Conventional treatment of adrenal insufficiency involves cortisol replacement therapy with twice- or thrice-daily oral hydrocortisone. Recently dual-release hydrocortisone (DR-HC) administered once daily to provide high levels of cortisol during the morning, followed by a gradual decrease throughout the day is being used. This results in considerably lower cortisol exposure during the afternoon and evening compared with immediate-release thrice-daily hydrocortisone, thereby mimicking normal cortisol secretion more closely than conventional therapy.
Nilsson et al. conducted a study to evaluate the long-term safety of DR-HC and whether the difference in the incidence of adverse events persisted over time and if it was related to different levels of exposure to cortisol. They conducted a randomised, open-label, crossover trial of DR-HC or thrice-daily hydrocortisone for 3 months each (stage 1) followed by two consecutive, prospective, open-label studies of DR-HC for 6 months (stage 2) and 18 months (stage 3) at five university clinics in Sweden. The results of the study of the newly developed DR-HC showed that long-term maintenance treatment and rescue therapy was well tolerated up to 27 months of continuous treatment.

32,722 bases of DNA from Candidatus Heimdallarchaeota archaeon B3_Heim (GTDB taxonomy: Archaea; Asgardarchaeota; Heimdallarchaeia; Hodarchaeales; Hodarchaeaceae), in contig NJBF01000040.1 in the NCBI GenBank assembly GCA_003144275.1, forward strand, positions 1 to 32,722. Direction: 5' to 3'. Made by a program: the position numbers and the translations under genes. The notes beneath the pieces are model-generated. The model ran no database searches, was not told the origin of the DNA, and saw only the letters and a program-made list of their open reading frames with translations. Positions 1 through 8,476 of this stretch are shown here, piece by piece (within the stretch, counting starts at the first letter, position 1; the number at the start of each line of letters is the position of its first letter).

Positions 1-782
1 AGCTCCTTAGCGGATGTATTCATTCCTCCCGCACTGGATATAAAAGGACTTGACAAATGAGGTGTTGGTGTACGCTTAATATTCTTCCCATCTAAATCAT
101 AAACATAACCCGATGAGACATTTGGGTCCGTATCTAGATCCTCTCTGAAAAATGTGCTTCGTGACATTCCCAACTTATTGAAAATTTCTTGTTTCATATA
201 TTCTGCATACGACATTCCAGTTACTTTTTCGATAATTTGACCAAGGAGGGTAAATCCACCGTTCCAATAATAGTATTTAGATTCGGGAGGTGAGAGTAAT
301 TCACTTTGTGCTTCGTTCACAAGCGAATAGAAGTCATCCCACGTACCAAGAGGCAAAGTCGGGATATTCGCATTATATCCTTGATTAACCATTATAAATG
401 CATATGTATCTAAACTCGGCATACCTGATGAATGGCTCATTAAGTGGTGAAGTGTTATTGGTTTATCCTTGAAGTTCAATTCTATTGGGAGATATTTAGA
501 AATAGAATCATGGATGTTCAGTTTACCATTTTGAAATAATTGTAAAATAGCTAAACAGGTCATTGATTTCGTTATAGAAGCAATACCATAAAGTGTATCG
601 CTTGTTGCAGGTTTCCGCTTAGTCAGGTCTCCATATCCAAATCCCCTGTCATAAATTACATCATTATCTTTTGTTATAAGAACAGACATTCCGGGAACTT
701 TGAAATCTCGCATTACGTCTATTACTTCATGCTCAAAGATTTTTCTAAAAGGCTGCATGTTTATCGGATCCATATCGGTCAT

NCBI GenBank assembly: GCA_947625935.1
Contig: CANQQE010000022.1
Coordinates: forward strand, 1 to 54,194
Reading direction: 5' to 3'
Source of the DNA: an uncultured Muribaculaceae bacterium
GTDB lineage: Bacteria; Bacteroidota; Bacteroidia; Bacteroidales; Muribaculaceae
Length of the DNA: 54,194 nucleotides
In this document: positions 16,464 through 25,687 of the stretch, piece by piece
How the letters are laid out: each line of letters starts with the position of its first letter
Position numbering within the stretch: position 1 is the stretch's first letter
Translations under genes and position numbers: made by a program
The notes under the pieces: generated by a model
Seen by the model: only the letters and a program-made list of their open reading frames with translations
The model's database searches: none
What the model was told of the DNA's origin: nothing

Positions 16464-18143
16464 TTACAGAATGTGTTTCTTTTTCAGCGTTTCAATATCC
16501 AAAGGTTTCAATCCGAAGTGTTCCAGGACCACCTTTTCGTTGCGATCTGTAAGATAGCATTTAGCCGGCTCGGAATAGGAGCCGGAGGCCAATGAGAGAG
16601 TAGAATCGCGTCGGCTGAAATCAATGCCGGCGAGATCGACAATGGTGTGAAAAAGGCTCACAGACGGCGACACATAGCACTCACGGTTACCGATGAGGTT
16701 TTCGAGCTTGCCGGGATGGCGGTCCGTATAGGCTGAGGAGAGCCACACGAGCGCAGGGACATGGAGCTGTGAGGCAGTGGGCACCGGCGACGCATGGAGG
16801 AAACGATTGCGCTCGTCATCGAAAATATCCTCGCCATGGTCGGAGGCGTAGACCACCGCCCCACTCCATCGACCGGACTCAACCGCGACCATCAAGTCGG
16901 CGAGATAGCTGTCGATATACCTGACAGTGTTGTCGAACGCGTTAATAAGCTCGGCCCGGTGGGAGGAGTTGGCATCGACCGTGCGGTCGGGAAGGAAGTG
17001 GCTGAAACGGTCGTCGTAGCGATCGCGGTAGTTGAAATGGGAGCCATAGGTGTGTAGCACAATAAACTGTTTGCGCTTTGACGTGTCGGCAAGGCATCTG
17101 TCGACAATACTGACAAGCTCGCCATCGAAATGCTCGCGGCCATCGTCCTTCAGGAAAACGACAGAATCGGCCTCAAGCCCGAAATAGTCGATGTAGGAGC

Read full article titled ‘Prospective evaluation of long-term safety of dual-release hydrocortisone replacement administered once daily in patients with adrenal insufficiency’ by Nilsson et al., European Journal of Endocrinology 171 pp 369 – 377, DOI: 10.1530/EJE-14-0327